Restorers working in the Moscow Kremlin’s Uspensky Cathedral (built in the 1470s) have uncovered new fragments of frescoes dating from the late fifteenth century. They are likely either from when the cathedral’s first iconostasis was created, or from 1515, when the cathedral itself was painted.
Frescoes from this period were thought to be completely lost, replaced by the current layer of painting, which dates to the mid-seventeenth century. These are the oldest surviving frescoes from the fifteenth century in the Moscow region. Previously, the oldest representations of the so-called Moscow school were those in Ferapontov Monastery near Vologda, whose Virgin Nativity Cathedral frescoes are the only intact works of painter Dionisy the Wise.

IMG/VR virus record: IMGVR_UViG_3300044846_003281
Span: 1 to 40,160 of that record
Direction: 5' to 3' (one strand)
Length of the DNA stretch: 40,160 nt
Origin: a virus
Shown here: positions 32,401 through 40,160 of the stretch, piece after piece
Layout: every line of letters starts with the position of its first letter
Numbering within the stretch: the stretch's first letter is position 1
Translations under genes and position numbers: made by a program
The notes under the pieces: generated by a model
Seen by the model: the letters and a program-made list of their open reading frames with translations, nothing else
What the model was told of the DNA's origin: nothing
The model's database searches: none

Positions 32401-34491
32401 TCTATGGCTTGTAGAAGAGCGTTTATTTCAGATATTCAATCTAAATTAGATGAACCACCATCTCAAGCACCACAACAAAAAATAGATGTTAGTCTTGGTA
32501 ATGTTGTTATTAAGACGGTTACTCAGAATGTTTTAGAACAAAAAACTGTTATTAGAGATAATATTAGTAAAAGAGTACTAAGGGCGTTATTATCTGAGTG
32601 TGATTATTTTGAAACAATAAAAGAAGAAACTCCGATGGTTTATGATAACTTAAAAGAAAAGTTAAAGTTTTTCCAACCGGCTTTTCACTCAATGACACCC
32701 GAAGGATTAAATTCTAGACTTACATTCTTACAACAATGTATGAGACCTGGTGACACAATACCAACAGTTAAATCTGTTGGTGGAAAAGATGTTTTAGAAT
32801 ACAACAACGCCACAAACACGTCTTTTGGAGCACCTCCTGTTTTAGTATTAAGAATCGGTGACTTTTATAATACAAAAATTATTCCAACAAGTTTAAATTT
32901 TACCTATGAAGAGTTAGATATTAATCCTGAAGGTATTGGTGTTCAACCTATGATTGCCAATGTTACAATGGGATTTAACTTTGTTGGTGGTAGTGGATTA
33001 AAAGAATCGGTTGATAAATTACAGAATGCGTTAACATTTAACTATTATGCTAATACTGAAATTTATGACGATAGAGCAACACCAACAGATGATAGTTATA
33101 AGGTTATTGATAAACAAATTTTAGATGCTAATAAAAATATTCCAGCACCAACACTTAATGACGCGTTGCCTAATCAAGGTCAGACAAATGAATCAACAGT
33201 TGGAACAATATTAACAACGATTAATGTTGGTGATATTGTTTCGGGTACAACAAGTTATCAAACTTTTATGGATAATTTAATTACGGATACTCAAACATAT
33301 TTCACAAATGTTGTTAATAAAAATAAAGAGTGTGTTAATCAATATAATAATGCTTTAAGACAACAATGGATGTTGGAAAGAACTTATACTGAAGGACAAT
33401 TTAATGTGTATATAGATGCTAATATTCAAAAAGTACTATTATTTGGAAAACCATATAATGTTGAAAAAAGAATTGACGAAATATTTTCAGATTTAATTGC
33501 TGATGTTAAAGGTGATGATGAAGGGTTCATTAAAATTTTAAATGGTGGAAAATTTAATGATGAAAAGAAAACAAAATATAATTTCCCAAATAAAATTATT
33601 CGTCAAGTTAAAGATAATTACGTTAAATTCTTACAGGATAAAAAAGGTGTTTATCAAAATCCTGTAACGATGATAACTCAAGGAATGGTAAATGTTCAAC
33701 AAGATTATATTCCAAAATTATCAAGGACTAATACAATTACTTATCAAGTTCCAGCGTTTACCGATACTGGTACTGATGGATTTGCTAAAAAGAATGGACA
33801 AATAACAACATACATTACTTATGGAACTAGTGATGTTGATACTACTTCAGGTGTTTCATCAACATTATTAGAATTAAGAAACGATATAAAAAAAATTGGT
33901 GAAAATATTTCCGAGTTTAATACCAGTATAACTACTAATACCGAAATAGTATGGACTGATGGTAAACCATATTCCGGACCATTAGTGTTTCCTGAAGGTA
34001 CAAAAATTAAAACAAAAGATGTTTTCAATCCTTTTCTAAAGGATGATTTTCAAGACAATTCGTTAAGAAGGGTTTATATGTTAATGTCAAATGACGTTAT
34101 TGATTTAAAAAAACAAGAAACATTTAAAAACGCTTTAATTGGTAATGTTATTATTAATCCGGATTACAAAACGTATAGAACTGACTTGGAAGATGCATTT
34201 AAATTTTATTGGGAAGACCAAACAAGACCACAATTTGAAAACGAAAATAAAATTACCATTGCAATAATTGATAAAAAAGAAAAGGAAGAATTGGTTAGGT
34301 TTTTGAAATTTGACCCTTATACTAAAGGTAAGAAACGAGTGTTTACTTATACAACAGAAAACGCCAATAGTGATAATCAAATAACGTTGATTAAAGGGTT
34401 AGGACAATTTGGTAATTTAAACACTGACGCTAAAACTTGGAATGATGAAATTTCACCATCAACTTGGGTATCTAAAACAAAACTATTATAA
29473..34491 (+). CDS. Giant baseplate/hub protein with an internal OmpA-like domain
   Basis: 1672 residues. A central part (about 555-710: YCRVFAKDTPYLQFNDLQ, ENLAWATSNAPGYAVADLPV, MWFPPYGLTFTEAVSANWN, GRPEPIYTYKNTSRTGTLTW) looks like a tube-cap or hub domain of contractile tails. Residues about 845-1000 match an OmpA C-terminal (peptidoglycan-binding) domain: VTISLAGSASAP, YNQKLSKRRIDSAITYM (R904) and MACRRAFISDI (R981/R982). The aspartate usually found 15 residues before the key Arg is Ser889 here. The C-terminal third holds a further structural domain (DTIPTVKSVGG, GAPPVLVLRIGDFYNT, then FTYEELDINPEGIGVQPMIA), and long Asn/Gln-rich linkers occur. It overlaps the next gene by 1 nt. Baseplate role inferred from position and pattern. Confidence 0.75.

Dionisy and his pupils also worked on the first frescoes in the Uspensky Cathedral, though it is too early to say who painted the newly discovered fragments, which have been hidden for hundreds of years by the iconostasis that was installed in the nineteenth century.
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